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TikTok Data Of Hong Kong Protesters Accessed By Chinese Communists



TikTok Data Of Hong Kong Protesters Accessed By Chinese Communists

(CTN News) – According to a former executive of TikTok’s parent company, ByteDance, the Chinese Communist Party accessed the data of Hong Kong protesters and civil rights activists through the social video app TikTok, a company that owns TikTok.

In a legal filing made by Yintao Yu, the former executive of ByteDance’s US operation, a Communist party committee has claimed that through the use of a committee of Communist party members, they have accessed TikTok data, including network information, SIM card identification numbers, and IP addresses, in an effort to locate the individual and their location.

Moreover, Yu’s claims, in a wrongful dismissal lawsuit brought in a California court and reported by the Wall Street Journal, allege that the party also accessed TikTok users’ communications, monitored Hong Kong users who uploaded protest-related content, and that Beijing-based ByteDance maintained a “backdoor channel” which allowed the party to access user information in the United States.

During Yu’s filing, he alleges that members of the Communist party committee within ByteDance had access to a “superuser” credential, also known as a “God credential,” which enabled them to view all data collected by ByteDance, as well as manipulate the data.

It is further stated in the filing that during Yu’s time at ByteDance, between August 2017 and November 2018, TikTok stored all users’ direct messages, search histories, and content that was viewed by them.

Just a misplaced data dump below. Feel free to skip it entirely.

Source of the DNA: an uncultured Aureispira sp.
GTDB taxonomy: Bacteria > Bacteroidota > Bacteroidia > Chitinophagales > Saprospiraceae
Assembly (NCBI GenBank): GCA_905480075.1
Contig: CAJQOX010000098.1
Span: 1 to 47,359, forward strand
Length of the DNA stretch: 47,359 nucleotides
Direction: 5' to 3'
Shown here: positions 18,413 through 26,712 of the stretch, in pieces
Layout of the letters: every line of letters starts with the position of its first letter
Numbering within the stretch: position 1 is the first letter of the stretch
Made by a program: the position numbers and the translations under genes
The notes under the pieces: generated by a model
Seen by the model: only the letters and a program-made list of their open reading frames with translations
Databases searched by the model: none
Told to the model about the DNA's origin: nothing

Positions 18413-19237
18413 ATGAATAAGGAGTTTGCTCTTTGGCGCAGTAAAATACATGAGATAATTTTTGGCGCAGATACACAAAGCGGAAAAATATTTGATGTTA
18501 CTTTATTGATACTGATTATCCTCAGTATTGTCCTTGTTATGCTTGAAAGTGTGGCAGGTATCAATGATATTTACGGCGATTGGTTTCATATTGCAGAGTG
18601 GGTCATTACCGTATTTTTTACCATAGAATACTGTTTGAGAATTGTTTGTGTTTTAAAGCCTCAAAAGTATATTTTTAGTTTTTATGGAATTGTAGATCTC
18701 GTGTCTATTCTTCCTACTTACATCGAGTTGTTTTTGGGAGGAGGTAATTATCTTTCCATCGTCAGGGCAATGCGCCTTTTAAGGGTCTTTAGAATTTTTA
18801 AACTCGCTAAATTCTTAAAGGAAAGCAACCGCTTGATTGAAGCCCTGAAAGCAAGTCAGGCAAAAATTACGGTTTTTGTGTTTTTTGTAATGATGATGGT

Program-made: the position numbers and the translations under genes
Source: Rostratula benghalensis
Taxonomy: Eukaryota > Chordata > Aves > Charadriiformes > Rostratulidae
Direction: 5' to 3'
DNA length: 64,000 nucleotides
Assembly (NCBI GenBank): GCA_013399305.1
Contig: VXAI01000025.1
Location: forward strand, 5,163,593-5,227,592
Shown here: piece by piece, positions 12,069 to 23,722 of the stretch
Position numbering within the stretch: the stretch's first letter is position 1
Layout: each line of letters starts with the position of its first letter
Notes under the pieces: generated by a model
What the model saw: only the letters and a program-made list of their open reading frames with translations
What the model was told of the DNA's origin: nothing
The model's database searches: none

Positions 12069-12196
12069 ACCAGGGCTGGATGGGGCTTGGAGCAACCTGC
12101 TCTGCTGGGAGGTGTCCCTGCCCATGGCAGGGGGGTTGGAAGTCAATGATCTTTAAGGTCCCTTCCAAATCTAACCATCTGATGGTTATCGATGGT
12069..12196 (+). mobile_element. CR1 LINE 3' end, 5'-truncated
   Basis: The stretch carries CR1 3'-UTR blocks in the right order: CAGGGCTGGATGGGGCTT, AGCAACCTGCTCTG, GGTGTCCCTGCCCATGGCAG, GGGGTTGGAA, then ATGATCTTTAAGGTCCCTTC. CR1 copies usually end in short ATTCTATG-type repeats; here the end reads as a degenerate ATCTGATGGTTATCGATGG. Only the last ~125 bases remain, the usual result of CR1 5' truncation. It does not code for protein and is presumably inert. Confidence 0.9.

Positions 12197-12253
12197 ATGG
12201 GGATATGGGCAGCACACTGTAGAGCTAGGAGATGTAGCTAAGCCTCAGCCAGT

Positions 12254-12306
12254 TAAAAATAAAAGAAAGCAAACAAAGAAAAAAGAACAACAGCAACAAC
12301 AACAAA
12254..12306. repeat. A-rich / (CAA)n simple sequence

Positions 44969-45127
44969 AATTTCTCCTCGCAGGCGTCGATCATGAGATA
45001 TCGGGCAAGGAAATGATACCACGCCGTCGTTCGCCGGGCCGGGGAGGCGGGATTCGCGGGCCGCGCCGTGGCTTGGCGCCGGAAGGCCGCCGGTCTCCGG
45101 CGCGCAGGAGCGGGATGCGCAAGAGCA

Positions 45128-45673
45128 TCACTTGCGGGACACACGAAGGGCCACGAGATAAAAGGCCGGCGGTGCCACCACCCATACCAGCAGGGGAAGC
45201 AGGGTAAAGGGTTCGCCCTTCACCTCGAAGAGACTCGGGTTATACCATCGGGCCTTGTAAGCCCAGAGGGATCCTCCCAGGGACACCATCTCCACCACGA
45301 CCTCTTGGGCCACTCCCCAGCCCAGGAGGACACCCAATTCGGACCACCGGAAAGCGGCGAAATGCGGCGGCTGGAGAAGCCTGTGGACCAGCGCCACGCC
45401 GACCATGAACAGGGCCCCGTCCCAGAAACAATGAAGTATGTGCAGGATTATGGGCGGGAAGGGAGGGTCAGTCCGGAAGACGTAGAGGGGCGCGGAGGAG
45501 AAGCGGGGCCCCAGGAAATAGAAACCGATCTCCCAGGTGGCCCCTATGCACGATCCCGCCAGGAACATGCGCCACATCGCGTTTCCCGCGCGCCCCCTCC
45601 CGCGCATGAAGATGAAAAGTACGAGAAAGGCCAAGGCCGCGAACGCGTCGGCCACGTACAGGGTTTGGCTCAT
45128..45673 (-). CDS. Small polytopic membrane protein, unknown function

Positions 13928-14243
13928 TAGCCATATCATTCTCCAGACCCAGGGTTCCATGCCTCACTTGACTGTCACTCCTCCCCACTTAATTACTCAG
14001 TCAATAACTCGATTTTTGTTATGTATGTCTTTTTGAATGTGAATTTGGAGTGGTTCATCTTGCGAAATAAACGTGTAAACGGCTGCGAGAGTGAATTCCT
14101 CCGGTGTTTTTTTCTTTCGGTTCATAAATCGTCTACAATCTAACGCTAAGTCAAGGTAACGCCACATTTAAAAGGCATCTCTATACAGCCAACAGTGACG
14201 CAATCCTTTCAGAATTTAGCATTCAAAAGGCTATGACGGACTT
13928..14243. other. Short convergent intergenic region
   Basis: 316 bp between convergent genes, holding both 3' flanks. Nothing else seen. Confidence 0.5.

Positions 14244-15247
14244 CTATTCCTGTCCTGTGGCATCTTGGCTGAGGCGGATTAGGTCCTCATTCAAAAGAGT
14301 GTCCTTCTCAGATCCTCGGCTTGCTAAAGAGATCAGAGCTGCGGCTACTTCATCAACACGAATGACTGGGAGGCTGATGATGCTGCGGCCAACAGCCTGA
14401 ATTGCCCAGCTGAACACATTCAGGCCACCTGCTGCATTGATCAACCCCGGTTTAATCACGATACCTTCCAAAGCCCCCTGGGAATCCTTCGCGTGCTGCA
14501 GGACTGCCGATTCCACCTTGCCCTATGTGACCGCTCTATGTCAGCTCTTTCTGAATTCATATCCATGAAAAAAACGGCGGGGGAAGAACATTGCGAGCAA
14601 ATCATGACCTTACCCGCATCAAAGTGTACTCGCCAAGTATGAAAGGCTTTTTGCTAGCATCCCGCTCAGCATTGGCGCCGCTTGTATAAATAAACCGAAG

After a national security law was passed in Hong Kong in 2020, ByteDance pulled the social video app from the city over concerns that the law would give China enhanced powers.

In March, TikTok’s chief executive, Shou Zi Chew, appeared before a US congressional committee in order to deny that the Chinese Communist party acquired the data of US users through TikTok.

According to Yu’s lawyer, Charles Jung, a partner at the law firm Nassiri & Jung, the WSJ reported that Yu came forward because he had concern about Chew’s testimony, which he said: “Let me say this unequivocally: ByteDance is not an agent of China or any other country.”

It was confirmed by a ByteDance spokesperson that the company denies Yu’s claims.

It is our intention to vigorously contest what we consider to be baseless claims and allegations in this complaint.He was employed by ByteDance Inc. for less than a year before his employment came to an end in July 2018.


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